In college basketball today, nearly all universities that advance to the final games have chosen to grow their teams over several years, instead of recruiting superstars who play for one season before going pro. In developing talent for the long term, your organization can succeed against the competition too.

Listen to the full conversation with Kris Dunn in “Slam Dunk: Defining Game-Winning Core Values,” an episode of the HR Break Room podcast.

Define and promote core values to attract top talent

 Compare a successful business to any winning basketball team, and you will find a common thread: well-defined core values. This year’s tourney winner, Villanova, places a high value on learning and development by retaining players for multiple years. The value of practical education permeates the entire organization. Consequently, Villanova has a great skills development program.

When defining core values for your organization, it’s important to determine which traits support overarching strategic goals. Once these values have been determined, communicate and promote them to the outside world so you can attract talented individuals who share those values. To create the best possible experience for prospective candidates, these values must be transparent and consistently demonstrated within the organization.

Know what makes your organization special

 No two teams play the same way. Some apply pressure to opponents; some play a specific type of zone defense; and still others want to run out the clock. Similarly, each top-performing organization has its own unique company culture, driven by its core values.

Take any sample of American companies, and you’ll find various ways to make decisions, assign responsibility and define success. Differing approaches to culture directly reflect the core values of each organization, because your culture is born from the values most consistently on display.

For an entire organization to own its culture and core values, HR must invest in the company’s desired identity, and encourage leaders to go “all in.” This can help differentiate your organization from other companies competing for top talent, and give you an edge in identifying and recruiting prospective employees likely to make valuable contributions from day one.

Enjoy this article? check out Swish! 5 Talent Lessons I’ve Already Learned From the NCAA Tournament This March

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Posted in Blog, Featured

caleb.masters

by Caleb Masters


Author Bio: Caleb is the host of The HR Break Room and a Webinar and Podcast Producer at Paycom. With more than 5 years of experience as a published online writer and content producer, Caleb has produced dozens of podcasts and videos for multiple industries both local and online. Caleb continues to assist organizations creatively communicate their ideas and messages through researched talks, blog posts and new media. Outside of work, Caleb enjoys running, discussing movies and trying new local restaurants.

Anonymous Sexual Harassment Reports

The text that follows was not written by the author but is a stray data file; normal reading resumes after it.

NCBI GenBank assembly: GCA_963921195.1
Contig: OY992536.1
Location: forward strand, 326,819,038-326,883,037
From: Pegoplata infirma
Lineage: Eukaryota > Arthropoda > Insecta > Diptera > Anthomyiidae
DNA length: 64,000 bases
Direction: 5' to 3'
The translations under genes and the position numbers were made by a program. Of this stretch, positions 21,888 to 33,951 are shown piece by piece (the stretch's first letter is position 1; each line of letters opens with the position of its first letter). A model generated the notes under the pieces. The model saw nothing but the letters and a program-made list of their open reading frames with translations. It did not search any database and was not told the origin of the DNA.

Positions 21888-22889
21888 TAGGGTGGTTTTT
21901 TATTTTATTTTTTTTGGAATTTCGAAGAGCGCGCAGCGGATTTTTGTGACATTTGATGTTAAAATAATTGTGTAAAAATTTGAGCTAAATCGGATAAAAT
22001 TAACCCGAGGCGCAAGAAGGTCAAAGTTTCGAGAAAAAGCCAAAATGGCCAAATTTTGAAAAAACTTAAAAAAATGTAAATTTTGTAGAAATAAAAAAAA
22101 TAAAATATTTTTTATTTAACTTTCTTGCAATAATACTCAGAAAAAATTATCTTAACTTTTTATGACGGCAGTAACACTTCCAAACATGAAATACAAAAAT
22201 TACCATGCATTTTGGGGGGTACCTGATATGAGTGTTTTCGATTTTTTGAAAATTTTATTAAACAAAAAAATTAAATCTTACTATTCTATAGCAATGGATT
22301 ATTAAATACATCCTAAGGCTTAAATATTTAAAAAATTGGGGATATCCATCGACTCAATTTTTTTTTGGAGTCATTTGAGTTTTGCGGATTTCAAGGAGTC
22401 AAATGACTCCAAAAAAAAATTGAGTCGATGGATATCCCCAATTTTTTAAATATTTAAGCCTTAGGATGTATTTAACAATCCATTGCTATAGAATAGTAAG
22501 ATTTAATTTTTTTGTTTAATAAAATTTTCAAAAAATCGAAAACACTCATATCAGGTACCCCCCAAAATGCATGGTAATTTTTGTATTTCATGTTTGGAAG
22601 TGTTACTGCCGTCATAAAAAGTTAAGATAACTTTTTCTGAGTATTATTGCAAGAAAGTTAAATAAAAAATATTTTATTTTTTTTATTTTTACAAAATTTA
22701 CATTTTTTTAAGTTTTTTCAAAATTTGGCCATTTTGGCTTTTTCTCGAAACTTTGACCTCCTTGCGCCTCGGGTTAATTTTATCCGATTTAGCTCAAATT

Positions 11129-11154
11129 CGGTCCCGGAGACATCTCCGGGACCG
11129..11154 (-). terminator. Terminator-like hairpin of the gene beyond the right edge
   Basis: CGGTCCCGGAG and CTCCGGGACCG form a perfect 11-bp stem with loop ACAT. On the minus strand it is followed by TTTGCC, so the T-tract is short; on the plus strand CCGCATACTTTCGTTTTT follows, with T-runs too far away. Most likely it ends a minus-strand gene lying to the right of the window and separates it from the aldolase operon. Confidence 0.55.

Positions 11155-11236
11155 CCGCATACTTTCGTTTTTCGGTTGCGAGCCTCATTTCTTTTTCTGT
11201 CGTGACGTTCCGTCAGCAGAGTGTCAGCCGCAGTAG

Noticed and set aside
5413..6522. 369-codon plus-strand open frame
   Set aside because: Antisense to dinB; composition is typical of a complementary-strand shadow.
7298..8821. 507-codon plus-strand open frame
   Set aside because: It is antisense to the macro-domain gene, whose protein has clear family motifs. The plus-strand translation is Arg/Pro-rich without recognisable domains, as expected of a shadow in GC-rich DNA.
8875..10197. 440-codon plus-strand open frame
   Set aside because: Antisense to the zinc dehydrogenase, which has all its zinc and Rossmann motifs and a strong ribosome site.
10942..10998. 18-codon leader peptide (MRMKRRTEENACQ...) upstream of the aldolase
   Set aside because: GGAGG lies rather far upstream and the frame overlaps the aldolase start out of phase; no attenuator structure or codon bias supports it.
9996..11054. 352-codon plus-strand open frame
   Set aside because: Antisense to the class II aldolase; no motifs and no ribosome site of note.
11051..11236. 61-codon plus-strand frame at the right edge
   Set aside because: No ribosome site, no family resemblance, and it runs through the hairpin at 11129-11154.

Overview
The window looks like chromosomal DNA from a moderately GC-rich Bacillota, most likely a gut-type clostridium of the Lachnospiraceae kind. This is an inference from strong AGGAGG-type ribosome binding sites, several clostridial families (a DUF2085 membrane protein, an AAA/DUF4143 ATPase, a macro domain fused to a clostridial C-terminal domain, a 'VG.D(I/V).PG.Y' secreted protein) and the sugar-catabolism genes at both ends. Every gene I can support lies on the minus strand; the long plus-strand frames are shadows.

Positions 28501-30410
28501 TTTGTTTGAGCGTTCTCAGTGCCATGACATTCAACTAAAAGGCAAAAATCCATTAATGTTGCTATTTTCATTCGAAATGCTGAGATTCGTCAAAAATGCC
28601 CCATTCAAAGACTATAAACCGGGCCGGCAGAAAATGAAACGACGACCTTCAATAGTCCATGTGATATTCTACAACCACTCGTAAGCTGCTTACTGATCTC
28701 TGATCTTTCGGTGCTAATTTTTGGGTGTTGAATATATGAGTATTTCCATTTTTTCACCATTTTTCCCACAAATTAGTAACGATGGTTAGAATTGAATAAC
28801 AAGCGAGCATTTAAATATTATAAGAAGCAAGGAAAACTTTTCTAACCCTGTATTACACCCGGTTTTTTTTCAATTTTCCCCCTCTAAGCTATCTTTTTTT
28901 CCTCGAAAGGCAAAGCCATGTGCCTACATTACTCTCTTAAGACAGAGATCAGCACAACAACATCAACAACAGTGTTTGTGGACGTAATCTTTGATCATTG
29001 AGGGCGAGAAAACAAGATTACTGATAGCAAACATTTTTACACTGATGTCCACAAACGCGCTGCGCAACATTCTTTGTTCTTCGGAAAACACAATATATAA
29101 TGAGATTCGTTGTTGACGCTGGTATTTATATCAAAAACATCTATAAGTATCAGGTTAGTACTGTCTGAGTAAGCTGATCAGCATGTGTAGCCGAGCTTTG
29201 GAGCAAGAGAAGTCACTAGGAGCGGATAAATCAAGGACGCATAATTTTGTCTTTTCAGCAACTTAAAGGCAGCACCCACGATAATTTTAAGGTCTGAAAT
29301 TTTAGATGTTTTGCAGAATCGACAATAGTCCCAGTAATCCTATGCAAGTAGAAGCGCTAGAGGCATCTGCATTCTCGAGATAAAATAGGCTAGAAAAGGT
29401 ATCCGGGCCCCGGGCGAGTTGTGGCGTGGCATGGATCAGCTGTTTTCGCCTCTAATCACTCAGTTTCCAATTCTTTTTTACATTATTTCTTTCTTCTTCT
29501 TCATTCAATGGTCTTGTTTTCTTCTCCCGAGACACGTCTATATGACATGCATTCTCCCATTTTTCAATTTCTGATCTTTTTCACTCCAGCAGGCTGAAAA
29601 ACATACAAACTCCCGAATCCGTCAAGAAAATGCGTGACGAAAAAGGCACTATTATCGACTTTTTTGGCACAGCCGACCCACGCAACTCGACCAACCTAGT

Building Employee Trust with Anonymous Sexual Harassment Reports

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Employee trust is one of the most important factors in handling sexual harassment complaints. Employees need to trust HR will listen to their concerns and will respond appropriately to reports of sexual harassment. Yet the EEOC notes only about 30% of employees who experienced harassment reported the harassment internally within their company.

One way HR can help build trust with employees is with a robust system of reporting and investigation that allows anonymous complaints and communications.

If clear procedures are communicated to employees and consistently followed, an anonymous complaint process can help build trust that HR is prepared and committed to investigating harassment complaints in a fair and thorough manner.

Make a plan and stick to it

 As with all company policies, developing your procedure ahead of time, and following it when issues arise, are key to workplace fairness. Following the steps of a robust and outlined policy can also help limit company liability after an incident occurs by demonstrating the company seriously investigated the complaint and took appropriate action in accordance with its policy.

Providing the means for employees to make anonymous complaints can help employees trust their complaints will be handled discretely and appropriately, and can help lessen employee concerns about retaliation.

Some employers contract with an outside vendor to provide a third-party anonymous reporting system that will pass on complaints only to a specific person or group who needs to know of the complaint in order to investigate. The vendor can also allow the person making the report to specify individuals who may be involved in the behavior, so those people will not receive access to the anonymous report.

Follow up

 Take anonymous reports as seriously as any other type of report, including face-to-face complaints. Recognize the reasons an individual may wish to remain anonymous and be sensitive in your response.

Think of anonymous reporting as simply another pathway to allow your employees to share their concerns, in addition to the other methods available to them, like discussions with HR personnel or meetings with supervisors. Thoroughly investigate any complaint made, regardless of whether the person who filed a report chooses to remain anonymous or not.

Don’t promise more than you can deliver

 Communicate to employees that they can make a report of sexual harassment completely anonymously. However, if they choose to identify themselves in a complaint, don’t promise you will be able to keep their identity secret. Make clear you have a duty to investigate all complaints, and this may involve interviews with the person or people accused of taking part in inappropriate or harassing behavior.